Like many Americans, I was raised in a Christian home. I was brought to church most weekends, and attended a Christian school through eighth grade.
Unlike many Americans, there was a significant portion of my life when I thought I was the Antichrist. I don’t write this for shock value, but for context.
I was a worrier growing up, and perhaps had an overactive imagination. When mom and dad didn’t come home, I was terrified that they had died in a horrible car crash. I chewed on everything, metaphorically and literally. Once, a stress ball broke open while I was chewing on it (ironic, I know) and the beads inside spilled into my mouth. I just knew that (1) they were highly poisonous and (2) I had only a few minutes to live.
Instead of a smile, my baby pictures always featured a scowl of deep concern.
The Antichrist issue was just the climax of years of irrational internal monologues. But the disturbing belief lasted about a year, probably linked to hormonal changes during sixth grade. Frequent changes in a child’s life is said to cause anxiety; we didn’t have a broken family, but had moved six or seven times in my twelve years of life, up to that point.
I heard about Hell at school, and believed I was destined to go there. I heard about the Antichrist through the Left Behind series, and reasoned my way, through rising gradations of worst-case-scenario, that I was him. The confirmation came when I wondered why else I would be having such dark thoughts. I seriously considered killing myself at that point. Get it over with, and spare my family future pain. But in Left Behind, the Antichrist (named Nicolae Carpathia) goes to Hell after dying, then returns in true form to wreak havoc on the earth. So that option was quickly off the table for me. Instead, I’d drag my miserable life on for the next eighth months or so, with no hope through, or respite from, my reality.
Rewind five years or so. I had heard, probably through Sunday School, that Jesus had disciples while he walked the earth. I asked my parents if I could be one of those.
My mom, after thinking about it for a minute, regretfully informed me that there probably weren’t disciples anymore, at least not in the same way. I was always on either end of extremes, apparently. Next best thing: I’d be a pastor.
My dad and one of my uncles reminded me frequently through the next few years that I had made my proclamation to be a pastor. I still didn’t know what that meant, but I couldn’t take it back. I’d figure it out eventually, I supposed.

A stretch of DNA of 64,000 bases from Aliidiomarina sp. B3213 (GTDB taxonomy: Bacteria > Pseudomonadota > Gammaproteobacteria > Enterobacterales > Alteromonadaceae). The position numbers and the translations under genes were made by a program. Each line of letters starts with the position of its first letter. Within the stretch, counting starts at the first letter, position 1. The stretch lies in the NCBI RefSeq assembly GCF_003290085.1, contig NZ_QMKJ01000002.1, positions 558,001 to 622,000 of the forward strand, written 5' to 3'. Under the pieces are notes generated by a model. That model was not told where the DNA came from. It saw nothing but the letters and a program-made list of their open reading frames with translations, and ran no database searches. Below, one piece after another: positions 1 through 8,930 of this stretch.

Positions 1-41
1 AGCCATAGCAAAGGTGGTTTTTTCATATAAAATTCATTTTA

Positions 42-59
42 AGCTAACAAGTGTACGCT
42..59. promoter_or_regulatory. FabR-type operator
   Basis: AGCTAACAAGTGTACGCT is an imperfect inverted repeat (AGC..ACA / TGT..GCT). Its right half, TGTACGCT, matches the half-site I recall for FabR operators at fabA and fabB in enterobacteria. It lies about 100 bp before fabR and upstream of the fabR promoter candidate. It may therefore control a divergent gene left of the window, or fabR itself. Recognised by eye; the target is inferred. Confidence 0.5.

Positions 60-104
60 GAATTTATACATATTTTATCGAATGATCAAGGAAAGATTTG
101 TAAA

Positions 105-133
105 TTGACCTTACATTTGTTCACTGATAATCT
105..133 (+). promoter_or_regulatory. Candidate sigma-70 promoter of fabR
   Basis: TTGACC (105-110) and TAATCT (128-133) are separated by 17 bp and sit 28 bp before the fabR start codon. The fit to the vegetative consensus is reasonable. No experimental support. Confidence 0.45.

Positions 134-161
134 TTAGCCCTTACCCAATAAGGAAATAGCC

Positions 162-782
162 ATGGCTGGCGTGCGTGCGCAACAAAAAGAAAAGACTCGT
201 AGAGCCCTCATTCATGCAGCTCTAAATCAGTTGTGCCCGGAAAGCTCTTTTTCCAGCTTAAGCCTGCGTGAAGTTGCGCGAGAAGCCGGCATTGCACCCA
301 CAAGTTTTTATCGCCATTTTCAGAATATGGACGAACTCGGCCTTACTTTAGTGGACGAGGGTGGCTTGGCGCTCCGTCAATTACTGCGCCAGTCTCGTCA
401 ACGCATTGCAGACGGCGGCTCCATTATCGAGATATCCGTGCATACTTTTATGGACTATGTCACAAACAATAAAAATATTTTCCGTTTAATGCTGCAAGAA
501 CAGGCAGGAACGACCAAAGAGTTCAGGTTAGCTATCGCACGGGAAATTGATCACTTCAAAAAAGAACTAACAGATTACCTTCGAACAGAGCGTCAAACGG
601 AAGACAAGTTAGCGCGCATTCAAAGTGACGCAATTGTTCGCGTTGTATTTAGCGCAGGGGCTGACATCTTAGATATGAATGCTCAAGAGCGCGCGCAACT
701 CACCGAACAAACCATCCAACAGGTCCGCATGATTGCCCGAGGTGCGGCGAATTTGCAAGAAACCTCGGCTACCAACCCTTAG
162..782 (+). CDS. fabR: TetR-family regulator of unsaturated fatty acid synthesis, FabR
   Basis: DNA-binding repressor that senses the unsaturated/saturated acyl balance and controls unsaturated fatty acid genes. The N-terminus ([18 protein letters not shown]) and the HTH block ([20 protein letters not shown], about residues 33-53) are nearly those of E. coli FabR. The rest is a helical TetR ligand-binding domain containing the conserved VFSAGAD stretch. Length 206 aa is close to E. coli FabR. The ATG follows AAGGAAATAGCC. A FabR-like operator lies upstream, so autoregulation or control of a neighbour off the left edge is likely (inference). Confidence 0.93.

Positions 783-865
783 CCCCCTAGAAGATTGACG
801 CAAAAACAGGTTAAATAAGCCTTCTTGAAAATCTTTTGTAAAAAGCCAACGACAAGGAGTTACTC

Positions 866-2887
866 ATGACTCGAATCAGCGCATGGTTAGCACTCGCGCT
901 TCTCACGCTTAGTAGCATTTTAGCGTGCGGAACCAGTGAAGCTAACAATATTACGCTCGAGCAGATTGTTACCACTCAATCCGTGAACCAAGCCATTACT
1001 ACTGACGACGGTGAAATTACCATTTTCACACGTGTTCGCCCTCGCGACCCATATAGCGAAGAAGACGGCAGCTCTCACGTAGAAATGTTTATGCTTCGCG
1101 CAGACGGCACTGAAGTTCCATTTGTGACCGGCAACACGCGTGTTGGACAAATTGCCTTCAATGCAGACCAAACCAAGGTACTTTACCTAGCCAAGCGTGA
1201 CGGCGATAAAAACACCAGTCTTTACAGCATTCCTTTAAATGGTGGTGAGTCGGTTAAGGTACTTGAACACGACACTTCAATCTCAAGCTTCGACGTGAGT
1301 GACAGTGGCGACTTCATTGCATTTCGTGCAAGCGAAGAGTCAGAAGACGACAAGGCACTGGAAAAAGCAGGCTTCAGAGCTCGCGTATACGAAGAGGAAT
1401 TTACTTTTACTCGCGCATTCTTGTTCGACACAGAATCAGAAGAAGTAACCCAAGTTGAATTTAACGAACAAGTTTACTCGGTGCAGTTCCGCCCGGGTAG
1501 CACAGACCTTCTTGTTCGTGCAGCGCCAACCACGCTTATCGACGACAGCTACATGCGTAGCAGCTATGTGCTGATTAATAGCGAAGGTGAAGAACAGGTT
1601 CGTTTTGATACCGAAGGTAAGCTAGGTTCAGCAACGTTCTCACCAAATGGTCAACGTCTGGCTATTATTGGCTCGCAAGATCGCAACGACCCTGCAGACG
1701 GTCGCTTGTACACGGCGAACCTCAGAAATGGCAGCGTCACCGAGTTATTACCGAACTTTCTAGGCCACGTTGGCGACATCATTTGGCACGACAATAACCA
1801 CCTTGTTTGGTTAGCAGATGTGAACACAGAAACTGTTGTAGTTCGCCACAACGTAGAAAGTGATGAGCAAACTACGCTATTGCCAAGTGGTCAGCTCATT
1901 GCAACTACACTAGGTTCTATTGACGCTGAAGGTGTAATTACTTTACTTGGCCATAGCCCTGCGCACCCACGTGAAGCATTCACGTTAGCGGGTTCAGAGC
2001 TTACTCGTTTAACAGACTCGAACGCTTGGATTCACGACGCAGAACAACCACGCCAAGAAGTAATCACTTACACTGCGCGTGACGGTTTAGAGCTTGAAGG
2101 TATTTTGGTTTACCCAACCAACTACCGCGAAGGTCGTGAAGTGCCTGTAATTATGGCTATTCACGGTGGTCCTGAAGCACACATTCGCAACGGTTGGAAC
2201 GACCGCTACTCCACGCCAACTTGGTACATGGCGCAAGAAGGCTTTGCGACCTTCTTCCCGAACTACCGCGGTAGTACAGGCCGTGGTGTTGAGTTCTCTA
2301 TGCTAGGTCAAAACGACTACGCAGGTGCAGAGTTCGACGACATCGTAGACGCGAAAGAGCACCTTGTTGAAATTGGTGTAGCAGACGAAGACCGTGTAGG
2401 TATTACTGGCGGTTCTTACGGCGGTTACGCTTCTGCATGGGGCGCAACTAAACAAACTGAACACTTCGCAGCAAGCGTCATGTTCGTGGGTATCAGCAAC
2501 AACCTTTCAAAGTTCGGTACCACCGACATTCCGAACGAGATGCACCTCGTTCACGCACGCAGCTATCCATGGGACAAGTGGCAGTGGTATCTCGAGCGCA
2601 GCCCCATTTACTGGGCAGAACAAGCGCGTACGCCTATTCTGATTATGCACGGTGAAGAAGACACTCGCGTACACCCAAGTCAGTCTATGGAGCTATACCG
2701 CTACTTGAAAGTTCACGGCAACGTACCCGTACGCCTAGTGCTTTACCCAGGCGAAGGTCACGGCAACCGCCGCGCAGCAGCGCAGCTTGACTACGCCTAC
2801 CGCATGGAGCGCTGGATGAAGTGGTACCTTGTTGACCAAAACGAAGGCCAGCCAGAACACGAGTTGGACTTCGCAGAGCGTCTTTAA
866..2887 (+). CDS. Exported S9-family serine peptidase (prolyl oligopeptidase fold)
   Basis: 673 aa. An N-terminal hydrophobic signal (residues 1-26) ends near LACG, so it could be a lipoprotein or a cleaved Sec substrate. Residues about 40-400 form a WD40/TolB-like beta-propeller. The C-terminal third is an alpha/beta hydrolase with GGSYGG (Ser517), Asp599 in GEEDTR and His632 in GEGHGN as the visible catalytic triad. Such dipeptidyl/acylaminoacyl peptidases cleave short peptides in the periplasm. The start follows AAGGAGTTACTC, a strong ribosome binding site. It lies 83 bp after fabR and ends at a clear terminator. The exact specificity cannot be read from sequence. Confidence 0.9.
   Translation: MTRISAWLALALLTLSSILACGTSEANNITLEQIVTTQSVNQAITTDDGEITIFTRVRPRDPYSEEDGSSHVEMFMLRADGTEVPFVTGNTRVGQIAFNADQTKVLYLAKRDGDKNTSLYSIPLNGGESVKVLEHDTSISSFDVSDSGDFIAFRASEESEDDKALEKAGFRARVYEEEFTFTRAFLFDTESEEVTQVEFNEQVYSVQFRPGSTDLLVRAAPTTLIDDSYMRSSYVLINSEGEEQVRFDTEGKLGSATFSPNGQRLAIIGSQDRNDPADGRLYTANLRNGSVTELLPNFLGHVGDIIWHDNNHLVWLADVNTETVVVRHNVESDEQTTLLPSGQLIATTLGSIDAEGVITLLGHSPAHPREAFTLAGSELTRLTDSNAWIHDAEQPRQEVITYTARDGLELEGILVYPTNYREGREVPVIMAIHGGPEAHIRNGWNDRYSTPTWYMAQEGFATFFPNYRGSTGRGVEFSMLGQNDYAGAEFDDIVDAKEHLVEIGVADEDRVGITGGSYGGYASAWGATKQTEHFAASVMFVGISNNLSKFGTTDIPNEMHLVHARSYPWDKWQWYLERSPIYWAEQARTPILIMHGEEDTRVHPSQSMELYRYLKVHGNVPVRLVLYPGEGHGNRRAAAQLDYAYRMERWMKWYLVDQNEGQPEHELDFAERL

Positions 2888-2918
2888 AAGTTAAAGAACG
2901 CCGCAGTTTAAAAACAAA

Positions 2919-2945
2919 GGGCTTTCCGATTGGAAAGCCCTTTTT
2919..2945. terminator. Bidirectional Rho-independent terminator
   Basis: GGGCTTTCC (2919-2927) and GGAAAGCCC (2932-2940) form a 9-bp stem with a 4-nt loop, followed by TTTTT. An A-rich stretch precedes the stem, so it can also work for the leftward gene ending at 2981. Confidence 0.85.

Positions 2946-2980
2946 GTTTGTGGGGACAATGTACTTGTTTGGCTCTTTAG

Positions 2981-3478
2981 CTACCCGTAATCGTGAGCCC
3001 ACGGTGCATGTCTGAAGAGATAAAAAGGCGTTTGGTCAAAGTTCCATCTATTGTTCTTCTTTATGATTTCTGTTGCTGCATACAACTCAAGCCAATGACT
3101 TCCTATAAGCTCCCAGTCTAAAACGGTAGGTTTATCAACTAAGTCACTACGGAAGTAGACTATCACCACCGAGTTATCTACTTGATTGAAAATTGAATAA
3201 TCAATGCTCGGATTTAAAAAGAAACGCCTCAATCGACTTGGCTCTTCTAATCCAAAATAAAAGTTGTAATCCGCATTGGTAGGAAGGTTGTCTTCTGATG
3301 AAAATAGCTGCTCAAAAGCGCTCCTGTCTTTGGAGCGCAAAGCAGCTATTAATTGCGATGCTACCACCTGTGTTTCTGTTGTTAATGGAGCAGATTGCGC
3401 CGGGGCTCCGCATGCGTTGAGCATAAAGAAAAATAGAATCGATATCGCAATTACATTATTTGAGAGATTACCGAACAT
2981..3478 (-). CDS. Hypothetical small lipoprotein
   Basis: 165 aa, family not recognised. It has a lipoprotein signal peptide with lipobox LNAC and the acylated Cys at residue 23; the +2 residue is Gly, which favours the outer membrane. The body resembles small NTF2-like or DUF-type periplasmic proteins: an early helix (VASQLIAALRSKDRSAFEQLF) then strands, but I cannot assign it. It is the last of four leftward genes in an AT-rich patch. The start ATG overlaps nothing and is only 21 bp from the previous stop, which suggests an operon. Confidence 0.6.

The trouble with teaching kids about interpretations of an eternal lake of burning fire, or about a supremely evil man walking the earth one day, is that often such teaching comes only as piecemeal. The trouble comes when we stop at hand-picked interpretations, rather than encouraging reading of the primary sources that founded a religious movement.
That’s ultimately where I found my healing from this climactic episode…
During those eighth months (of resignation to the fact of my eventual mass-soul-murder and personal eternity in the lake of fire) I spent most nights on my parents’ floor. My blanket and pillow stayed there, as did my Bible. The night seemed to bring evil, but I felt less engulfed by it when I cleaved the book to my chest, as close to my heart as possible: the philosophy of an anxiety-ridden boy with half-baked delusions of terror.
When that stopped bringing me comfort, I actually started to read the book, something that wasn’t fully taught to me in church, in school, or at home. It was just a last effort at solace over my broken state.
Reading through the pages, I found agency over and over again. I didn’t have to be evil–people chose to be so. I wasn’t forced to make bad decisions–they were decisions after all. And I certainly wasn’t the Antichrist, unless I fought really really hard to be so.
I wouldn’t. The healing process began when I stopped back-and-forths in my mind of “God is good, God is good, God is good. Satan is goo…..GOD is GOOD. GOD IS GOOD.” I replaced this runaway train of thought with, “No. I have a choice. I can be good. That’s that. Fuck you, Satan.” I would’ve never sworn out loud at that age, but the replacement seemed both appropriate and necessary.
I was exposed to pornography shortly after. Probably at a late age, on average. I was immediately hooked, and would be for the next ten years or so. More to come on this.
Freshman year of college, I was reminded of my calling to lead spiritually. I definitely didn’t want to be a pastor; the idea repulsed me. But I would lead, if that’s what I was supposed to do.
Sophomore year I was exposed to new information about religions and spirituality. This article was the result, and represents the start of a voracious search for more. In that search, I found freedom in bringing my doubts and my fears into the light. This article was the result, and represents the start of my freedom from pornographic dependence.
And now, I work full-time in ministry and continue my search. Lately I’ve been challenged by scientific explanations of reality, and fought hard to curb my cognitive dissonance. If God is there, he’s there. If the world came about through evolutionary means, then the two have to be compatible.
Full understanding rarely precedes teaching. Full acceptance rarely precedes adherence. And never do fear and doubt mean the end of hope and faith. My aim is to provide this site as a database of resources for those struggling as I struggled, questioning as I question–for those hoping to hope. I want to fill in some of the gap in the education I received about spirituality, religion, reality, Truth, and God. It’s a big task, but I’ve already been there. So what do I have to fear?
We need not fear the journey, doubts and all. Welcome to Modern Belief.